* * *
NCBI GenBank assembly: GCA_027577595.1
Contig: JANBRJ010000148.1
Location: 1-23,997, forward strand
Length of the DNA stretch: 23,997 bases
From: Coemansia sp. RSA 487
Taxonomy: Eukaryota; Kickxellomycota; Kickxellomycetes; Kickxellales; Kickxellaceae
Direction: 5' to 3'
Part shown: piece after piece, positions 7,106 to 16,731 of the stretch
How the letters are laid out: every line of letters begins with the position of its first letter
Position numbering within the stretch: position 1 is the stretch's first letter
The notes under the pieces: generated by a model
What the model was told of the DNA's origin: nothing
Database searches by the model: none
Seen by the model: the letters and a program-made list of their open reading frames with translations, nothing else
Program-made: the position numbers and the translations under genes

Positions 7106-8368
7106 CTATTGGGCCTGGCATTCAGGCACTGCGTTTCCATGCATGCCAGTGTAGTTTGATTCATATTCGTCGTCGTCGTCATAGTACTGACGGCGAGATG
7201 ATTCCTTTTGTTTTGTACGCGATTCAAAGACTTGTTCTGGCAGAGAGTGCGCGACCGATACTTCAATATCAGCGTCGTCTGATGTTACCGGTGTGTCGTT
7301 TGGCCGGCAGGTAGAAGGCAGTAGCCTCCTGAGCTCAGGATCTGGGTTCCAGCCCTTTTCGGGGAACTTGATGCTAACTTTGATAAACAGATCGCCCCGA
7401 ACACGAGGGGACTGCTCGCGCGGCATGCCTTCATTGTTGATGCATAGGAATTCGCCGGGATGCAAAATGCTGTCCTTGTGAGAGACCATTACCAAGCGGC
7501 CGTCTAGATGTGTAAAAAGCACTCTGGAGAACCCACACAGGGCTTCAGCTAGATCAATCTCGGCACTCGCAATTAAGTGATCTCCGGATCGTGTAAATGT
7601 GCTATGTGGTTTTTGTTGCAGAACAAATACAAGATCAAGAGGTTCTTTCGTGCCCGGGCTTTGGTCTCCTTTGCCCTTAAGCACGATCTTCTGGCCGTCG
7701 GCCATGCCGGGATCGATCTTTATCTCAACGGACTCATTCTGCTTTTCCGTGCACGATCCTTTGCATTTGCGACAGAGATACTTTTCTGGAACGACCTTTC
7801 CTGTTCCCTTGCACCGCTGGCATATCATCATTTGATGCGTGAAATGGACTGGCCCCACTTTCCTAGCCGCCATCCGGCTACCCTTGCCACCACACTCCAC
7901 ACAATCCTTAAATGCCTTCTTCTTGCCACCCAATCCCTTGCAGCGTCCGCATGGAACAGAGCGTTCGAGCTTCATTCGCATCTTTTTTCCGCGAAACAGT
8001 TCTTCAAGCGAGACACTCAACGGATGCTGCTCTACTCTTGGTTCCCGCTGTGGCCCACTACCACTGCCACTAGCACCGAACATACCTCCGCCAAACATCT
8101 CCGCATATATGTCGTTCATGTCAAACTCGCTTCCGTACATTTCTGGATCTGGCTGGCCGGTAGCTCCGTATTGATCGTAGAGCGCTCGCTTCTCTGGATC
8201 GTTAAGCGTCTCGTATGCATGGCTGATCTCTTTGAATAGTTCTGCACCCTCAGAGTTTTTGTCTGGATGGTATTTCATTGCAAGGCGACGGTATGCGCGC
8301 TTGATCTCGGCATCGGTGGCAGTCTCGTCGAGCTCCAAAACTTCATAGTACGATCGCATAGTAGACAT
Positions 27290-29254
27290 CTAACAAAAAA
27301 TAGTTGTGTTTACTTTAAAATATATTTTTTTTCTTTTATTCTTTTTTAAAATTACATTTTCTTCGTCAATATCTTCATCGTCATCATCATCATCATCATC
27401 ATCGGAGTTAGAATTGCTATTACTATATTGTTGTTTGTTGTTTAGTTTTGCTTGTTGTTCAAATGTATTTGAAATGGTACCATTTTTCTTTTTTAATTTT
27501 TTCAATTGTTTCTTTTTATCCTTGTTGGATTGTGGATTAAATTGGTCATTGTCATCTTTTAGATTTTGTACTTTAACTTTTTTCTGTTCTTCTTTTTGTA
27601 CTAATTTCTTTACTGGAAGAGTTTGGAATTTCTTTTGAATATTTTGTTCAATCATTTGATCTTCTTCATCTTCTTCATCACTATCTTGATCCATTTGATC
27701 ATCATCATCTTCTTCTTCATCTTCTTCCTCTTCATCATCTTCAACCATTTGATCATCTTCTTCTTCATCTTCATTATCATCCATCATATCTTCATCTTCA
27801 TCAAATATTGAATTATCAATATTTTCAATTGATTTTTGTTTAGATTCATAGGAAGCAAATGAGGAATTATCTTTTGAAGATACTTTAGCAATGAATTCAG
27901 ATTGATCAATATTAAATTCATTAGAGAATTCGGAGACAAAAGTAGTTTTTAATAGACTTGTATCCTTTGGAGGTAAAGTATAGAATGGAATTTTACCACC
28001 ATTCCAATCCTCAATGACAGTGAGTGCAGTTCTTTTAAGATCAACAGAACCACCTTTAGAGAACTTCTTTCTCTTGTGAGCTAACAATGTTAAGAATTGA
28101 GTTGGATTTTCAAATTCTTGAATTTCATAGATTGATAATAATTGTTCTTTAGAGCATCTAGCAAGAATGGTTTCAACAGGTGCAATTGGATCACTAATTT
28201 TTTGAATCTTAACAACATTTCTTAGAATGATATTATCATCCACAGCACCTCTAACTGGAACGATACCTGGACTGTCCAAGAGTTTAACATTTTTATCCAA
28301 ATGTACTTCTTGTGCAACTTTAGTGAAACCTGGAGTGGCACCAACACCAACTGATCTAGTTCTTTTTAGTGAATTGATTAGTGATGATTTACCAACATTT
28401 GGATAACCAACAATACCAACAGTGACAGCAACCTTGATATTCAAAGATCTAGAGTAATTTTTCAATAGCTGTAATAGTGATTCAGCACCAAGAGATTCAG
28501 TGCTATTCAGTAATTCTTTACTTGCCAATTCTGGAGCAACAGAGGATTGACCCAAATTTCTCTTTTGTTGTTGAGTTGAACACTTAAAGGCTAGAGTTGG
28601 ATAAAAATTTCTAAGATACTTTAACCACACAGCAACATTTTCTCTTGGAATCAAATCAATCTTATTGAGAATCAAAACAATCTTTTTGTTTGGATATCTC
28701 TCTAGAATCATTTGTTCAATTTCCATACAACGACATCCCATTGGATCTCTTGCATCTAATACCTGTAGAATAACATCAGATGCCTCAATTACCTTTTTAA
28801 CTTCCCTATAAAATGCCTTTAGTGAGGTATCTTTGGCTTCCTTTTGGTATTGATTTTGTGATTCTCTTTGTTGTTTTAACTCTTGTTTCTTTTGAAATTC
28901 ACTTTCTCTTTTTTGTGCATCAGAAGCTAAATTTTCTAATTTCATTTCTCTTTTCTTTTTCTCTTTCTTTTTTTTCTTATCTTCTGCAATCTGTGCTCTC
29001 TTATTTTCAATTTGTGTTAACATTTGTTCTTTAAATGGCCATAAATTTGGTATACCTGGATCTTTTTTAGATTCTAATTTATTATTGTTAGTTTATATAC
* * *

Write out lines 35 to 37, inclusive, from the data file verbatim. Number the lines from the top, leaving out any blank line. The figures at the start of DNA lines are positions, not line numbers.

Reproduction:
27601 CTAATTTCTTTACTGGAAGAGTTTGGAATTTCTTTTGAATATTTTGTTCAATCATTTGATCTTCTTCATCTTCTTCATCACTATCTTGATCCATTTGATC
27701 ATCATCATCTTCTTCTTCATCTTCTTCCTCTTCATCATCTTCAACCATTTGATCATCTTCTTCTTCATCTTCATTATCATCCATCATATCTTCATCTTCA
27801 TCAAATATTGAATTATCAATATTTTCAATTGATTTTTGTTTAGATTCATAGGAAGCAAATGAGGAATTATCTTTTGAAGATACTTTAGCAATGAATTCAG